Truss was the fifteenth and final British prime minister to serve under Elizabeth II, who died on 8 September, two days after appointing Truss. She was told of the Queen's ill health in the early morning; Truss ordered black clothes from Greenwich in the event of her death. A witness said that "[Truss] knew it would be that day but she had to go to the Commons to pretend everything was normal". Upon Elizabeth's death, Truss delivered a statement outside 10 Downing Street paying tribute to her, saying "Queen Elizabeth II was the rock on which modern Britain was built. Our country has grown and flourished under her reign. Britain is the great country it is today because of her". On 10 September, Truss attended the accession ceremony of Charles III and took an oath of allegiance to the King with fellow senior MPs, and attended the Queen's funeraI service in Westminster Abbey on 19 September, reading the second lesson.
Main article: October 2022 United Kingdom government crisis
On 8 September, in response to the ongoing cost of living crisis, Truss unveiled a two-year cap on the price of domestic energy supplies —the Energy Price Guarantee— which was planned to cap average household energy bills at £2,500 per year; the plan cost between 70 and £140 billion. Truss, who announced the measure in the House of Commons, made an effort to keep the energy cap and tax plan announcements separate.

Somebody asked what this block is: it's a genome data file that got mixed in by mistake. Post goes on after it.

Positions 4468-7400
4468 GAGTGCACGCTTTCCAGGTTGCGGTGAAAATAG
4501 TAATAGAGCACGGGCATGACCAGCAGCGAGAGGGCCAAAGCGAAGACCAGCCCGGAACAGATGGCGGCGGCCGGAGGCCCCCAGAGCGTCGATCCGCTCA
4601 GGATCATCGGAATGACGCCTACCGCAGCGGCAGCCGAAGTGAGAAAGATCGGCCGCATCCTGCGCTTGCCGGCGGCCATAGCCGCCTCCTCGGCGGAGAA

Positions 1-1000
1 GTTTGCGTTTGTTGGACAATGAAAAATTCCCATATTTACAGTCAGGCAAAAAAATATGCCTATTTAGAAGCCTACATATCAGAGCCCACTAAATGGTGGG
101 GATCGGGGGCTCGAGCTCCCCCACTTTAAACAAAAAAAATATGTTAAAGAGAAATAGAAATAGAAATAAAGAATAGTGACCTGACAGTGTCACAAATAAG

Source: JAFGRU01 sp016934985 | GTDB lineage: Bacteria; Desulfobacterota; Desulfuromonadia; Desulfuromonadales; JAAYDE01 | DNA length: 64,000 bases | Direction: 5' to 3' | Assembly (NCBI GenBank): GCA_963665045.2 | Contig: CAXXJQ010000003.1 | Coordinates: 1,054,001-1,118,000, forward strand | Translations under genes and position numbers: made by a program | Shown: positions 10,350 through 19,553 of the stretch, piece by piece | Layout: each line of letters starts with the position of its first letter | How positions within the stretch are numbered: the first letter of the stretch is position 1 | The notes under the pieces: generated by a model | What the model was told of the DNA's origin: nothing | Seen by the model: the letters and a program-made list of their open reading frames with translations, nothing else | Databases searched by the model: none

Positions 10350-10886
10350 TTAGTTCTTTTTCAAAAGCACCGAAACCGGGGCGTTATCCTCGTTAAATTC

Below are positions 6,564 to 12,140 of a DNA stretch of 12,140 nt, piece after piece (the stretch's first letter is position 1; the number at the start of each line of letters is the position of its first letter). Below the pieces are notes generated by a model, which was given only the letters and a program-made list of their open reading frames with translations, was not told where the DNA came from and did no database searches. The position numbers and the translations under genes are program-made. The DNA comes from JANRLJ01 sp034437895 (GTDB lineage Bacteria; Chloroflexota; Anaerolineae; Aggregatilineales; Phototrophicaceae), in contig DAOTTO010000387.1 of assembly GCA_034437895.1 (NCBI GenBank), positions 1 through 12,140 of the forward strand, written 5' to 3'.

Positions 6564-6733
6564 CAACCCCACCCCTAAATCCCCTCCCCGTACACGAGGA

On 23 September, Kwarteng announced a controversial mini-budget which proposed cutting taxation significantly, including abolishing the 45 per cent rate of tax, cutting the basic rate of income tax, cancelling rises in national insurance contributions and corporation tax, abolishing the proposed Health and Social Care Levy, and cutting stamp duty; the package was to be funded by borrowing. The mini-budget was received badly by financial markets, blamed for the pound falling to its lowest ever rate against the US dollar, (US$1.033) and prompted a response from the Bank of England. The mini-budget was criticised by the IMF, US president Joe Biden, the opposition Labour Party and many within Truss's party, including senior politicians Michael Gove and Grant Shapps.
I think it's a shambles and a disgrace ... I hope all those people that put Liz Truss into Number 10, I hope it was worth it. I hope it was worth it for the ministerial red box, I hope it was worth it to sit round the Cabinet table because the damage they have done to our party is extraordinary.